Democrats Press for Full Release 03/24 10:45
Democrats are pressing for full disclosure of special counsel Robert
Mueller's report on the Russia investigation and vowing to use subpoena powers
and other legal means if necessary to get it.
WASHINGTON (AP) -- Democrats are pressing for full disclosure of special
counsel Robert Mueller's report on the Russia investigation and vowing to use
subpoena powers and other legal means if necessary to get it.
Attorney General William Barr was expected to release his first summary of
Mueller's findings on Sunday, people familiar with the process said, on what
lawmakers anticipated could be a day of reckoning in the two-year probe into
President Donald Trump and Russian efforts to elect him. Since receiving the
report Friday, Barr has been deciding how much of it Congress and the public
Democrats are on a hair trigger over the prospect that some information may
"I suspect that we'll find those words of transparency to prove hollow, that
in fact they will fight to make sure that Congress doesn't get this underlying
evidence," Rep. Adam Schiff of California, chairman of the House intelligence
committee, said on ABC's "This Week."
His plan: Ask for information and if that's denied, "subpoena. If subpoenas
are denied, we will haul people before the Congress. And yes, we will
prosecute in court as necessary to get this information."
At his resort in Florida, Trump stirred from an unusual, nearly two-day
silence on Twitter with the anodyne tweet Sunday morning: "Good Morning, Have a
Great Day!" Then followed up: "MAKE AMERICA GREAT AGAIN!"
Mueller's investigation is known to have concluded without a recommendation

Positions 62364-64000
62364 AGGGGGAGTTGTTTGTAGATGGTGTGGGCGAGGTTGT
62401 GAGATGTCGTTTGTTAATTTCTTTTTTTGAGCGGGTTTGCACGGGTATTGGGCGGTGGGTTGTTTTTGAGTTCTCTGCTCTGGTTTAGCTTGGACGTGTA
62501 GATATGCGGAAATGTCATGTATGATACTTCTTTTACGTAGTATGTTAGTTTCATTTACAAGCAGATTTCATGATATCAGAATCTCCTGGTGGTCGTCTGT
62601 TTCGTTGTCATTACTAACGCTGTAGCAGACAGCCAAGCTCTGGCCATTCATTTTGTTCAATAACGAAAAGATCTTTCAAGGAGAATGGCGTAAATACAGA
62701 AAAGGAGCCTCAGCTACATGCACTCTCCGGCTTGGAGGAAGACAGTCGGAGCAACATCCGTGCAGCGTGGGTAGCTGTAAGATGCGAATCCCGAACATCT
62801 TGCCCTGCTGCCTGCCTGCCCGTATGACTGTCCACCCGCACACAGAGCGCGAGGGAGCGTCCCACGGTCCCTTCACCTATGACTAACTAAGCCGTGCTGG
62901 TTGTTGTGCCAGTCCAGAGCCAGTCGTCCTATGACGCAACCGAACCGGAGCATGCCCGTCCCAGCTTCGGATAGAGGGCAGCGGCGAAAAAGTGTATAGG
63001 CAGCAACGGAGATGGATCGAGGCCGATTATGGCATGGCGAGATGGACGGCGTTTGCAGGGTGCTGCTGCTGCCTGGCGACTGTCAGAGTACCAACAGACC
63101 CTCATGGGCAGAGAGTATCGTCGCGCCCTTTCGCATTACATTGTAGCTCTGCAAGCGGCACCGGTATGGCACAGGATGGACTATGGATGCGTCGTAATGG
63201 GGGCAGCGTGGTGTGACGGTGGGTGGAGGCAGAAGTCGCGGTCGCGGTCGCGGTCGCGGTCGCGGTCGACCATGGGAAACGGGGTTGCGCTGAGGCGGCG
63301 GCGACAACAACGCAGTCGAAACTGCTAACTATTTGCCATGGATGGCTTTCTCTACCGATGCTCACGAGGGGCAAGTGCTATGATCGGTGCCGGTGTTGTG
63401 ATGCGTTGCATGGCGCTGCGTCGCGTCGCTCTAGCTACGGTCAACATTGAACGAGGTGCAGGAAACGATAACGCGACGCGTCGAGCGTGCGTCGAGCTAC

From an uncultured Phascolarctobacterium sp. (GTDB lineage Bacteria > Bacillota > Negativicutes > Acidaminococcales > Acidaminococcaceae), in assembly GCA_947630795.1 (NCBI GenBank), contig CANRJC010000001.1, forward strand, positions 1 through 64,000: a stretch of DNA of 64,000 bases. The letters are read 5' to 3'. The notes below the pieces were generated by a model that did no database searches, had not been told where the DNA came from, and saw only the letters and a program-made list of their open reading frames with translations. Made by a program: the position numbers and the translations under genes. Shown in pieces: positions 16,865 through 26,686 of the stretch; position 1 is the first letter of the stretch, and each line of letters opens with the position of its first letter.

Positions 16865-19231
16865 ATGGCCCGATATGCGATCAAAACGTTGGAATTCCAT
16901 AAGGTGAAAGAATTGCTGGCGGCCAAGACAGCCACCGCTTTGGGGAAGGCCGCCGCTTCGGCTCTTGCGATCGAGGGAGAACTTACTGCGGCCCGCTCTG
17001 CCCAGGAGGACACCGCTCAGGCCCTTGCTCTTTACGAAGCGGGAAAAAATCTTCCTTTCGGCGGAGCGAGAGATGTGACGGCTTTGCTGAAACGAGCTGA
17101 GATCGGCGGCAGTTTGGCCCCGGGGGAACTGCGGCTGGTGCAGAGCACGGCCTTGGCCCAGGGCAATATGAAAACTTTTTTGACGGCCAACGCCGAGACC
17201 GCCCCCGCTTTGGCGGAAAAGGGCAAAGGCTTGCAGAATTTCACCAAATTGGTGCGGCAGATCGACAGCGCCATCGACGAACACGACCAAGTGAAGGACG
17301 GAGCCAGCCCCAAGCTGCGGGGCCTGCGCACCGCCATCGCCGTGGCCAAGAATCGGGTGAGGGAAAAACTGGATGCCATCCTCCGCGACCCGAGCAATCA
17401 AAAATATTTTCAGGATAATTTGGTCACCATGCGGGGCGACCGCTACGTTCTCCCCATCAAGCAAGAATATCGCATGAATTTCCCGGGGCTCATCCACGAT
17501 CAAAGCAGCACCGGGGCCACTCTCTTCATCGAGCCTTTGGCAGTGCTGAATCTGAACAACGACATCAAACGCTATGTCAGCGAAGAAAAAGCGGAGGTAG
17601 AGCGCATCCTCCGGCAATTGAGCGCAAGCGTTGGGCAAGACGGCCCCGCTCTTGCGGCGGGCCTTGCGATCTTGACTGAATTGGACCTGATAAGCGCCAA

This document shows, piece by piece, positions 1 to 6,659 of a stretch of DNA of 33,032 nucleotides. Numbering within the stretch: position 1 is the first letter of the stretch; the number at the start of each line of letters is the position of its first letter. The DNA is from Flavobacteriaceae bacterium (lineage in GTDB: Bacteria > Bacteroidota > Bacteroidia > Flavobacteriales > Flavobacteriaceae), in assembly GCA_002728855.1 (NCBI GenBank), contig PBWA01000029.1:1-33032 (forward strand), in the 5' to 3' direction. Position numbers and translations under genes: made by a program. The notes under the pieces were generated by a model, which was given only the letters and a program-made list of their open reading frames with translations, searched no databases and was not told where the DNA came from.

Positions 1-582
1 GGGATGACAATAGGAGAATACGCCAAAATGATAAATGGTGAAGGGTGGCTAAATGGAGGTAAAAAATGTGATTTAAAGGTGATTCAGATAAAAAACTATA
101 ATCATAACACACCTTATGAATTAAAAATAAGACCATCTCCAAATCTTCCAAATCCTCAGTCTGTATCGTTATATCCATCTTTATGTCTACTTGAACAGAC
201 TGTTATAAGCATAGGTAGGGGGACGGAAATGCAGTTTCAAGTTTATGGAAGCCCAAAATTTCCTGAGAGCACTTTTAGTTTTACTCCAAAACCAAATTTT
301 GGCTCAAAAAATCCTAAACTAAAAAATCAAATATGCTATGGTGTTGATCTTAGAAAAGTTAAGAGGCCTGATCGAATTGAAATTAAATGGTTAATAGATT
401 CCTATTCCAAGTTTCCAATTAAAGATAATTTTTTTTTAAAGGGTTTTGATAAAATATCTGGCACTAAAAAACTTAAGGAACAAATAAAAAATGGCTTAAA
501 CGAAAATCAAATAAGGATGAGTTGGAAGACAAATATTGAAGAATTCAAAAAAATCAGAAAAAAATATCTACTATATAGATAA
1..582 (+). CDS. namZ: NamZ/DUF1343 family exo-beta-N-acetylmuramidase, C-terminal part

for further indictments after having snared nearly three dozen people, senior
Trump campaign operatives among them. It illuminated Russia's assault on the
American political system, painted the Trump campaign as eager to exploit the
release of hacked Democratic emails to hurt Democrat Hillary Clinton and
exposed lies by Trump aides aimed at covering up their Russia-related contacts.
Although the probe ended without any public charges of a criminal conspiracy
by the president, it was not known whether Mueller concluded that the campaign
colluded with the Kremlin to tip the election in Trump's favor.
Democratic Rep. Jerrold Nadler, chairman of the House Judiciary Committee,
said Democrats won't be willing to wait long for the Justice Department to hand
over full information on the probe into whether Trump's 2016 campaign
coordinated with Russia to sway the election and whether the president later
sought to obstruct the investigation.
"It won't be months," he said on CNN's "State of the Union."
Asked if he still believes Trump obstructed justice, he indicated there has
been obstruction but "whether it's criminal is another question."
Mueller submitted his report to Barr instead of directly to the public
because, unlike independent counsels such as Ken Starr, his investigation
operated under the close supervision of the Justice Department, which appointed
Mueller was assigned to the job in May 2017 by Deputy Attorney General Rod
Rosenstein, who oversaw much of his work, and the regulations governing his
appointment require that he submit a confidential report to the Justice
Department at the conclusion of his investigation. That's in direct contrast to
Starr, who did not report to Justice Department leadership and was empowered to
release on his own his exhaustive report detailing his investigation into the
relationship between President Bill Clinton and Monica Lewinsky.
Barr and Rosenstein analyzed Mueller's report on Saturday, laboring to
condense it into a summary letter of main conclusions.
Barr has said he wants to release as much as he can under the law. That
decision will require him to weigh the Justice Department's longstanding
protocol of not releasing negative information about people who aren't indicted
against the extraordinary public interest in a criminal investigation into the
president and his campaign.
Democrats are citing the department's recent precedent of norm-breaking
disclosures, including during the Hillary Clinton email investigation, to argue